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The Last of the Plainsmen (1908)

09 Jul
Credit: Zane Grey: From the 1911 Grosset & Dunlap edition

Credit: Zane Grey: From the 1911 Grosset & Dunlap edition

Hodder and Stoughton, 1908

In his introduction to The Last of the Plainsmen Zane Grey writes:

In the spring of 1907 I was the fortunate companion of the old plainsman on a trip across the desert, and a hunt in that wonderful country of yellow crags, deep canyons and giant pines. I want to tell about it. I want to show the color and beauty of those painted cliffs and the long, brown-matted bluebell-dotted aisles in the grand forests; I want to give a suggestion of the tang of the dry, cool air; and particularly I want to throw a little light upon the life and nature of that strange character and remarkable man, Buffalo Jones.

The San Francisco Peaks as viewed from Elden Mountain;  Credit: Tyler Finvold, 30 November 2006

The San Francisco Peaks as viewed from Elden Mountain;
Credit: Tyler Finvold, 30 November 2006

Buffalo Jones belonged to that strange set of hunters that loved hunting predators yet made certain they were alive. He was considered eccentric. One old-timer told Zane Grey:

“Say, young feller, I heerd yer couldn’t git acrost the Canyon fer the deep snow on the north rim. Wal, ye’re lucky. Now, yer hit the trail fer New York, an’ keep goin’! Don’t ever tackle the desert, ‘specially with them Mormons. They’ve got water on the brain, wusser ‘n religion. It’s two hundred an’ fifty miles from Flagstaff to Jones range, an’ only two drinks on the trail. I know this hyar Buffalo Jones. I knowed him way back in the seventies, when he was doin’ them ropin’ stunts thet made him famous as the preserver of the American bison. I know about that crazy trip of his’n to the Barren Lands, after musk-ox. An’ I reckon I kin guess what he’ll do over there in the Siwash. He’ll rope cougars—sure he will—an’ watch ’em jump. Jones would rope the devil, an’ tie him down if the lasso didn’t burn. Oh! he’s hell on ropin’ things. An’ he’s wusser ‘n hell on men, an’ hosses, an’ dogs.”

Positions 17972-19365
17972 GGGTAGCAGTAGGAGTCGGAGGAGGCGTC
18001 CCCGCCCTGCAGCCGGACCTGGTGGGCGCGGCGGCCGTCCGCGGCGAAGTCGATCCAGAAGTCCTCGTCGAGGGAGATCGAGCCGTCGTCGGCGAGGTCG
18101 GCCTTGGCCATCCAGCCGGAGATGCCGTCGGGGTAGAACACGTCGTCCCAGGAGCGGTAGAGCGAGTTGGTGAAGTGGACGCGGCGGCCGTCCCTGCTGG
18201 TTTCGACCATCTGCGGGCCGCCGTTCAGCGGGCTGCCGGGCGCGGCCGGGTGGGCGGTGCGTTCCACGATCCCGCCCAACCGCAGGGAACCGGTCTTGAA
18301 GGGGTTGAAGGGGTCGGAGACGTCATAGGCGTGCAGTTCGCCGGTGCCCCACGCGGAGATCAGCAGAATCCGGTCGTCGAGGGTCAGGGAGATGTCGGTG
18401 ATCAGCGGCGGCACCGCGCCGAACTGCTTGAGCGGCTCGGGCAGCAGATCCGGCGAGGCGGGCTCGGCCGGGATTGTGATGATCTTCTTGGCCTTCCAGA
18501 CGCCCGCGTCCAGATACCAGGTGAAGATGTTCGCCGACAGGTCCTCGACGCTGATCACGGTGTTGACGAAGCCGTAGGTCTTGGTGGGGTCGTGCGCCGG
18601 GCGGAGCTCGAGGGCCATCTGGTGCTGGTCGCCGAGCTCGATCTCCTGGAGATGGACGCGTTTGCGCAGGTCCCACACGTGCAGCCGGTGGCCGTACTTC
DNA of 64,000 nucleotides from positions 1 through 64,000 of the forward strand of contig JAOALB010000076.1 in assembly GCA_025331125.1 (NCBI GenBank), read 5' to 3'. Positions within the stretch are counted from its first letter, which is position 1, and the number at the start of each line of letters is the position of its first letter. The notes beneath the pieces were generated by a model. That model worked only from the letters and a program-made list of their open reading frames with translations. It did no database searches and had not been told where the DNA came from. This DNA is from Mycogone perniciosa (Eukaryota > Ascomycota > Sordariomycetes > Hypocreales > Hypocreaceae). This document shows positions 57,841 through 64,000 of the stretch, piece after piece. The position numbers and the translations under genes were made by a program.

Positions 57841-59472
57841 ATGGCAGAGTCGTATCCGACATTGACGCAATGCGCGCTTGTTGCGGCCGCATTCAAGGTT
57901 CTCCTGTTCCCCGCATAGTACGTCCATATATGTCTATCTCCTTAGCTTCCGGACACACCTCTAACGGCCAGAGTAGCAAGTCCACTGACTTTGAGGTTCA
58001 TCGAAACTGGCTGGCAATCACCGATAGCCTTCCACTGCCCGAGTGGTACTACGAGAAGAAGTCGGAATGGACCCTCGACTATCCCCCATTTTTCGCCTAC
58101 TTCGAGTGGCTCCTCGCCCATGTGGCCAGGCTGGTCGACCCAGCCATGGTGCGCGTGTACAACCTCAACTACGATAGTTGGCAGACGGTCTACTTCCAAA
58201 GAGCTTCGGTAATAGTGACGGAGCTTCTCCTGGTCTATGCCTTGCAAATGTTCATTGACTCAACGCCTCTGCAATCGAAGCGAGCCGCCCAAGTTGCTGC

On their journey together Jones and Grey had their Mormon guides, five hounds and their horses.

The falls shown in this photograph were 28 feet high pre-1907;  Credit: H.T. Cory

The falls shown in this photograph were 28 feet high pre-1907;
Credit: H.T. Cory

Zane Grey got to experience the fear of the old version of the Colorado River (Rio Colorado).

They arrived at Jones’ ranch and Zane Grey got meet Buffalo Jones farm-hands. Jones’ farm-hands played a mustang-prank on Grey so they could test his mettle. When they went out to take a look at Jones Cattalo, the ranch-hands gave Zane Grey a frisky white mustang so he could be challenged beyond his abilities. Grey ended up calling that mustang Satan.

Cattalo;  Credit: J.H. Cano

Cattalo;
Credit: J.H. Cano

Jones and Grey leave the ranch and continue through their adventures of trying to catch the last buffalo herd, avoid fighting with Native Americans, keeping hydrated in the desert, listening to their guides and hunting for predators.

The Last of the Plainsmen is an interesting look at the journey of two Westerners in a country that had changed irrevocably during the life of the last of the plainsmen who just happened to be one of them.

I spoke the last good-by and turned Satan into the narrow trail. When I looked back Jones stood on the rim with the fresh glow of dawn shining on his face. The trail was steep, and claimed my attention and care, but time and time again I gazed back. Jones waved his hand till a huge jutting cliff walled him from view. Then I cast my eyes on the rough descent and the wonderful void beneath me. In my mind lingered a pleasing consciousness of my last sight of the old plainsman. He fitted the scene; he belonged there among the silent pines and the yellow crags.

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The Last of the Plainsmen available on Gutenberg

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Reviews:

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Translations:

 

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University of Arizona, special collections: Title page

University of Arizona, special collections: Draft ch 15

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Posted by on 2014-07-09 in Books

 

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